A Short Interview in Chatham Newsletter

Whitney Hayes, a current MFA student at Chatham University, asked me a few questions about IAB for the program’s newsletter.

An Interview with Beth Gilstrap

Author Beth Gilstrap

Beth Gilstrap, a Chatham alumna who graduated in May 2012 has just had a short story collection published through Twelve Winters Press called I Am Barbarella.  In the following brief interview, she talks about these stories, as well as her time at Chatham and what she’s doing now. 

Q: Could you talk about what your experience at Chatham was like as a low-res student?

A: I was originally supposed to attend the on the ground MFA program. I was heartbroken when my husband and I were unable to sell our home and move to Pittsburgh. I was lucky they allowed me to switch to the low-res program so I could still earn my MFA. I always wished I’d had the opportunity to participate in events and become part of the close-knit community that happened on the ground. It is difficult to feel part of things from a distance; however; the ten day residencies were where I met some of my closest friends and colleagues.

Q:  Could you talk about the types of stories ‘I Am Barbarella’ contains?

A: The short answer is they are gritty character-driven stories of the modern South. These are characters at the fringes of society –working-class characters who tend toward self-destruction, failure, and loneliness. Many of the stories take place in Charlotte, North Carolina –a place people rarely end up on purpose. These characters aren’t bankers or old money, nor entirely belles or rednecks, but some kind of poetry in between, always stumbling, and trying to survive. These are, I hope, redemption stories –stories about how people press on and reinvent themselves in a time when textile manufacturing is dead and most of their friends and family have long since moved on.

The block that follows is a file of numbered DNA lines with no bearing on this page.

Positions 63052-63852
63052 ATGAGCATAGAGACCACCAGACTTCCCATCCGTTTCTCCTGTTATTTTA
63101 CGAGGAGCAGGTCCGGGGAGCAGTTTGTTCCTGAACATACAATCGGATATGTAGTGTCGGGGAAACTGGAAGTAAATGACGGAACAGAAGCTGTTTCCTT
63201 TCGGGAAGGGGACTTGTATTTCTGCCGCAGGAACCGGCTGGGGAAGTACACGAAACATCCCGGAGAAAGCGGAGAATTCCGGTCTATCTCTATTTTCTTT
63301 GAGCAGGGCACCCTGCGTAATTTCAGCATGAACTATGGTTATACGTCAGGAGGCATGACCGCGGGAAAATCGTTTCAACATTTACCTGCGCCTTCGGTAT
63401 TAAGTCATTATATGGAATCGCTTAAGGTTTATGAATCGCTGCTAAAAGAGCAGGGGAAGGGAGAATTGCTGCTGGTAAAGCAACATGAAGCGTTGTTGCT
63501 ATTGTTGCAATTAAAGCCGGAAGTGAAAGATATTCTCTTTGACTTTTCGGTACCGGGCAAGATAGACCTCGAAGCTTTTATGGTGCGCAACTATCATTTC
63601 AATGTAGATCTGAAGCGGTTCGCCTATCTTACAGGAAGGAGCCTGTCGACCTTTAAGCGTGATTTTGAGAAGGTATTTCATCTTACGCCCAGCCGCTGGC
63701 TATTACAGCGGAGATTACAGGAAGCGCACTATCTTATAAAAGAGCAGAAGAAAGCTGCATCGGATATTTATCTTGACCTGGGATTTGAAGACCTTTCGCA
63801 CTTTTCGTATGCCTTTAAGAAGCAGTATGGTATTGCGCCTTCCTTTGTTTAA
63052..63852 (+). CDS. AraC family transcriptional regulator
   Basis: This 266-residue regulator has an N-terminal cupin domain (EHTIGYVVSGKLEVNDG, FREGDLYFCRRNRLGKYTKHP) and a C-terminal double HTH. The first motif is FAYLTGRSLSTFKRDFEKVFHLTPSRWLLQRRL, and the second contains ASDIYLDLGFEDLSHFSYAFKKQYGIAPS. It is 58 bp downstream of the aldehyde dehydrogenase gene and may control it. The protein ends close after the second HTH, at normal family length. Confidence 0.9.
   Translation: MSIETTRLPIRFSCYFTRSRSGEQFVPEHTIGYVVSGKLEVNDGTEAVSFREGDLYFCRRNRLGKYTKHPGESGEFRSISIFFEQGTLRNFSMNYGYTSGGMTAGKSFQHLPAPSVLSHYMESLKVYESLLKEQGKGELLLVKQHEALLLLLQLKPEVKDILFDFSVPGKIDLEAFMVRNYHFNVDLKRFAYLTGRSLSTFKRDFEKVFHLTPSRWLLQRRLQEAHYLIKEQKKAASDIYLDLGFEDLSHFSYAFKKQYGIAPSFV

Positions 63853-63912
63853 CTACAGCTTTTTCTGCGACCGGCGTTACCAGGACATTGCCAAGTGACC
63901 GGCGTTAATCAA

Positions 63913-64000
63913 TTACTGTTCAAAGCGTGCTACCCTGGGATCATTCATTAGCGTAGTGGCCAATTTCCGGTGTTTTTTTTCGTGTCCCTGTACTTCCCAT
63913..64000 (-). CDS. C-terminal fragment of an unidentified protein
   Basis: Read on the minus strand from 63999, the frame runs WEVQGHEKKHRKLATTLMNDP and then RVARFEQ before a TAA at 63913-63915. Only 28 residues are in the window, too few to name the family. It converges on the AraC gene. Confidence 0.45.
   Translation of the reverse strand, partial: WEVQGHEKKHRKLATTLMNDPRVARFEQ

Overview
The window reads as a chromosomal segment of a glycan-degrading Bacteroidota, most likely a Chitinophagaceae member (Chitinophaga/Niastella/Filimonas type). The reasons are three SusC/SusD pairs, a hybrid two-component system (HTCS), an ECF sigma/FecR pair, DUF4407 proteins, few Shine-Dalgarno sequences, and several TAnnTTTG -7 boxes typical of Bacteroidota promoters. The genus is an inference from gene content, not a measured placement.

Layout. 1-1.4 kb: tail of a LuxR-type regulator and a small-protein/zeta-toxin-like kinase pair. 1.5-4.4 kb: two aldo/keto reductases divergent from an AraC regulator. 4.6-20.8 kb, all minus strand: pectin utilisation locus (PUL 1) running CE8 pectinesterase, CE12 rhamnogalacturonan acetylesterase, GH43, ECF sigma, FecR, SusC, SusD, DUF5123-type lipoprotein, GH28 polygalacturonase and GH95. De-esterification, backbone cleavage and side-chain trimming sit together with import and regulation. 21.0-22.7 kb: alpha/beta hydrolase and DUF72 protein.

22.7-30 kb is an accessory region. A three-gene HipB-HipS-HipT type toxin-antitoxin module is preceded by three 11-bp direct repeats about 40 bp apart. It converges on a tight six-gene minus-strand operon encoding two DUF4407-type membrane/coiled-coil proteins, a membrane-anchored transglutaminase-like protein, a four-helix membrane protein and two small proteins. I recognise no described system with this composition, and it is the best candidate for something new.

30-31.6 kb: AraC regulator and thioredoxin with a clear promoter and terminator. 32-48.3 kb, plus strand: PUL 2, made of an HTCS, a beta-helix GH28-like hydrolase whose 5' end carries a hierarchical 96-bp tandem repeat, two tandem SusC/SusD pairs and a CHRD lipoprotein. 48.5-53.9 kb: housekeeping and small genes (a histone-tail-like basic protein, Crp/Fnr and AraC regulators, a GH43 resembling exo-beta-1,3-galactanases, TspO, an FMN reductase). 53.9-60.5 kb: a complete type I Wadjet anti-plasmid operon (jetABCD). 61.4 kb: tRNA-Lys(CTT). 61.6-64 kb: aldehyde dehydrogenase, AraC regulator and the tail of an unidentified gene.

Q: How long would you guess that you worked on this collection before you sought publication?

A: From the time I wrote the first draft of the first story until I turned in the final edits to the publisher, it was four and a half years.

Q: Also, I hear that you just took on the role of Editor-in-Chief for Atticus Review.  Do you have any quick tips or advice for current MFA students on pursuing careers after graduation?

A: Don’t give up. Ever. There will be times (for me it’s constant) when you doubt your abilities, your will, and your backbone. Just put one foot in front of the other and keep writing. Finish your projects even if they aren’t great. Prepare yourself for writing lulls because they will come. Know that it’s part of the process and you aren’t broken. Whatever it is that drives you to write is still there. When you find yourself in that crappy phase, do what a close friend (and fiction editor of Atticus Review) says: hunt and gather. Feed your brain. Read. Experience other art forms. Walk. Travel. And if you haven’t already, go read for a literary magazine. My time working for Fourth River and now Atticus Review has been invaluable. Literary magazine work helps give me perspective about my own work and the field as a whole and you get to help put someone else’s art into the world.

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